True stories of the persecution of black boys and men in the United States have, perhaps, never been as raw as in Ava DuVernay’s When They See Us. Her four-part miniseries about the Central Park (Exonerated) Five is breaking viewing records on Netflix. But when DIANE DE BEER read James Baldwin’s Tell Me How Long The Train’s Been Gone (1968) at the same time as watching the miniseries, the 50 years between the two explorations of the same agonising topic burned away, into the same history of hate:
When two brothers, Caleb (17) and Leo (10) are stopped by the police in James Baldwin’s Tell Me How Long The Train’s Been Gone (1968)
I’m glad you were with me, because if it hadn’t been for you, they’d have given me licking …
Because I’m black, Caleb said. Because I’m black and they paid to beat on black asses. But with a kid your size, they just might get into trouble. So they let us go.
Anything changed? That was written more than 30 years before the last century ended and we are almost 20 years into the new one.
And yet horror is still being expressed by the events (1989) of the exonerated Central Park Five. The story has suddenly been given life again by the expressive Ava DuVernay’s evocative and brilliantly blunt When They See Us, recently released on Netflix.
You just need to focus on the name of the four-episode dramatised version of five black and brown teenagers wrongly accused of the assault and rape of a woman jogger in new York’s most iconic public park – hence the name, the Central Park Five. The men were exonerated years later, in 2002, but this series is a reminder once again of the horrific racism of the American justice department including the police and the prosecutors as well as the wrongful rage of the media at the time. Property magnate Donald Trump further exacerbated and fuelled the fire of an already baying white citizenry with full-page ads (at the cost of $85 000) in the New York Times and other papers. He called for New York State to adopt the death penalty.
What DuVernay does in this particular series is focus on the young boys (from 14 to 16 at the time of their arrest), the way they were mistreated, the absence of any rights for the young boys and their parents and how far and wide the damage spreads in a community when this kind of devastatingly wrongful act is taken to its conclusion – one of the young men, 16 at the time, was tried as an adult and sent directly to Rykers, one of America’s most notorious prisons.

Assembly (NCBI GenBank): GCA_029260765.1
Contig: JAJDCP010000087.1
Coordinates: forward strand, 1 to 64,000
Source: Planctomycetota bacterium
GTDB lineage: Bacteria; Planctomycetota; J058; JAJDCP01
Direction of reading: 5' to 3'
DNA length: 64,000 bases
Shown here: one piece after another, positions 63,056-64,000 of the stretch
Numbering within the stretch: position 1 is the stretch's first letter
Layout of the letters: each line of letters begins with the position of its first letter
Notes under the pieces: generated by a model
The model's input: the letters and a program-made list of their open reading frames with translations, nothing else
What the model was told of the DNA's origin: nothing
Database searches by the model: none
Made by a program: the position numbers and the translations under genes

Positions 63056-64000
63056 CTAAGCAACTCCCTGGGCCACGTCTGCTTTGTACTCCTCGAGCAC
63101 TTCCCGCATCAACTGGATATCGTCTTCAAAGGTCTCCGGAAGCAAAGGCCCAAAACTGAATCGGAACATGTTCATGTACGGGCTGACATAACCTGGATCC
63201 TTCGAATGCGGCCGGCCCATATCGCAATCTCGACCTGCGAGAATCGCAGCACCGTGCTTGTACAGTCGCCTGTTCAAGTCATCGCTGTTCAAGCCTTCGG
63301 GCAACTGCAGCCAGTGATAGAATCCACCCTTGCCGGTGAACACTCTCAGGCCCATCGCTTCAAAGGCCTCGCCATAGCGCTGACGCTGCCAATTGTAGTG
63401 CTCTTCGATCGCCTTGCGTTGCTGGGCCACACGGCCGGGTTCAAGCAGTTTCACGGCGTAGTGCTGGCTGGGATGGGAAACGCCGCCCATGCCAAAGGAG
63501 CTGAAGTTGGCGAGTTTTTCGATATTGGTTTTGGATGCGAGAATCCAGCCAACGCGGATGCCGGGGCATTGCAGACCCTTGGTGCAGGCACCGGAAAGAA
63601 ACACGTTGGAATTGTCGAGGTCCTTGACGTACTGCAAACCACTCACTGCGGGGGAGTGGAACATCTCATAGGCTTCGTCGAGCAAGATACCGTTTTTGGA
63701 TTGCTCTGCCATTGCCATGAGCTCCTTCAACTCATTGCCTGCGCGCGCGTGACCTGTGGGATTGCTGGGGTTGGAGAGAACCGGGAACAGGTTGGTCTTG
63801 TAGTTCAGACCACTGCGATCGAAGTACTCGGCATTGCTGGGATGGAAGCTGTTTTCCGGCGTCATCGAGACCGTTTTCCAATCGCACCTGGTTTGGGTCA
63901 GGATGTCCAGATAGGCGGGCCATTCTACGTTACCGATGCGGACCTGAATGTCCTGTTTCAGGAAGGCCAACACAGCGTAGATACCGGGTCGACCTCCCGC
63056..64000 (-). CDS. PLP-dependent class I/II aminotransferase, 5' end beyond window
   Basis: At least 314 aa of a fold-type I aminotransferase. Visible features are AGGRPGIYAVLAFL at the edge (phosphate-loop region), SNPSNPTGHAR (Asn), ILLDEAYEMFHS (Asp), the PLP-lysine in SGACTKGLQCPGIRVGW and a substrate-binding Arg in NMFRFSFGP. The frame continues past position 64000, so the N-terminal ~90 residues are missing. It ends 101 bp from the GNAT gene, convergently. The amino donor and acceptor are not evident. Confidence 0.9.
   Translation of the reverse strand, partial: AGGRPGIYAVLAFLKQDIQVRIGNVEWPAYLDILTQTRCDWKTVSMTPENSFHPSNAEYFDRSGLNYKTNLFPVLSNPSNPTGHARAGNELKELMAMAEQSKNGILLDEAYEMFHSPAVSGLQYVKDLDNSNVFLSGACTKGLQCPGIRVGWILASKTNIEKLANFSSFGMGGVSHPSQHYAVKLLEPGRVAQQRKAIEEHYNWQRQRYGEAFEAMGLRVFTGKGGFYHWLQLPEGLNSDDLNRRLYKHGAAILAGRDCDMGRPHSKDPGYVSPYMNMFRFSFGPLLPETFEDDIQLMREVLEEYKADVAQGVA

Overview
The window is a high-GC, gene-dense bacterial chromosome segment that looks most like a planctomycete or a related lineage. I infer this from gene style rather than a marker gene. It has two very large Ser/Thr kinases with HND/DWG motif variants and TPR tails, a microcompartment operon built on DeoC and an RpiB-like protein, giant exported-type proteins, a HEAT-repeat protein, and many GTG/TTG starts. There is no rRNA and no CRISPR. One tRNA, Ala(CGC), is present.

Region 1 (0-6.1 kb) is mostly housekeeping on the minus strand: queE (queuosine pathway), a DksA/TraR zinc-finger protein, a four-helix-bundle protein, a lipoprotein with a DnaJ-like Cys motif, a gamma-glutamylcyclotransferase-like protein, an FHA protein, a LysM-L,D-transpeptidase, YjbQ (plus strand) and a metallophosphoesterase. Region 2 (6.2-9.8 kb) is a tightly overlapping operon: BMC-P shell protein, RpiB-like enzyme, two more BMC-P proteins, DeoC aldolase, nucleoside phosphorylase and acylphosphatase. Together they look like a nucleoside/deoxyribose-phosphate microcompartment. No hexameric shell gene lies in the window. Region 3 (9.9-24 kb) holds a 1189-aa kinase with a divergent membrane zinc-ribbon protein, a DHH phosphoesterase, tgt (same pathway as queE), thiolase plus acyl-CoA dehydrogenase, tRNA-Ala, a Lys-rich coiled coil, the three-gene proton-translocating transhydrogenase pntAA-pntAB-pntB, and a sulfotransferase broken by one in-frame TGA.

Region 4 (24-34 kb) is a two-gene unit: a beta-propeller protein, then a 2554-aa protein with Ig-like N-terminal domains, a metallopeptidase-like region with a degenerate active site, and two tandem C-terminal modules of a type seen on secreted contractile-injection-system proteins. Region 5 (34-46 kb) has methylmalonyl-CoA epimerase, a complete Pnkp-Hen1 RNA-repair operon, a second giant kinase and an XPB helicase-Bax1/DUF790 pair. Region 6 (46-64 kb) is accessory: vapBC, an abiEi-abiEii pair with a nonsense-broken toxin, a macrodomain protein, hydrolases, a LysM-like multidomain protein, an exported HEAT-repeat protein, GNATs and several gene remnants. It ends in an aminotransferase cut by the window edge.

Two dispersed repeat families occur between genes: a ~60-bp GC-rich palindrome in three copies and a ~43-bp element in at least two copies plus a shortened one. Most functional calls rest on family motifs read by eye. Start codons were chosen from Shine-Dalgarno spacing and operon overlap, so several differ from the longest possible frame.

To witness only his story which unfolds in harrowing detail in episode 4, is devastating. I cried from start to finish. To see a life destroyed in such a wilful manner is impossibly sad. But DuVernay knows exactly what she is doing and she doesn’t hold back.
In an interview with CNN’s Christiane Amanpour for example, when talking about Donald Trump (now president of course) she explains why she included particular clips of him and a television interview: “What he said at the time contributed to the air of criminal bias pointing to black and brown boys and girls as animals, a wolfpack, dehumanising black people.”
The Trump interview itself is also packaged in a way that is both screamingly funny yet shows the contempt of the two women when they hear him speak.
As he talks about black people (in 1989), he says he would like to be a “well educated black because I do believe they have an actual advantage today”. The real interview is played on a television screen in the room with two of the mothers of the accused boys watching. The one turns to the other and says:
“What is a black?”
“I don’t know,” says the friend, “but when is the white man going to get a break in this country?”
A retort follows sharply: “They have to keep that bigot off TV.”
“Don’t worry about it, his 15 minutes is almost up!”
And knowing what we know now, that’s no longer funny.
James Baldwin writes further in his book about his white fellow Americans: I did not want to leave this fire, leave this room, but I wanted to get out of this country. I had had it amongst all these deadly and dangerous people, who made their own lives, and all the lives they touched, so flat and stale and joyless.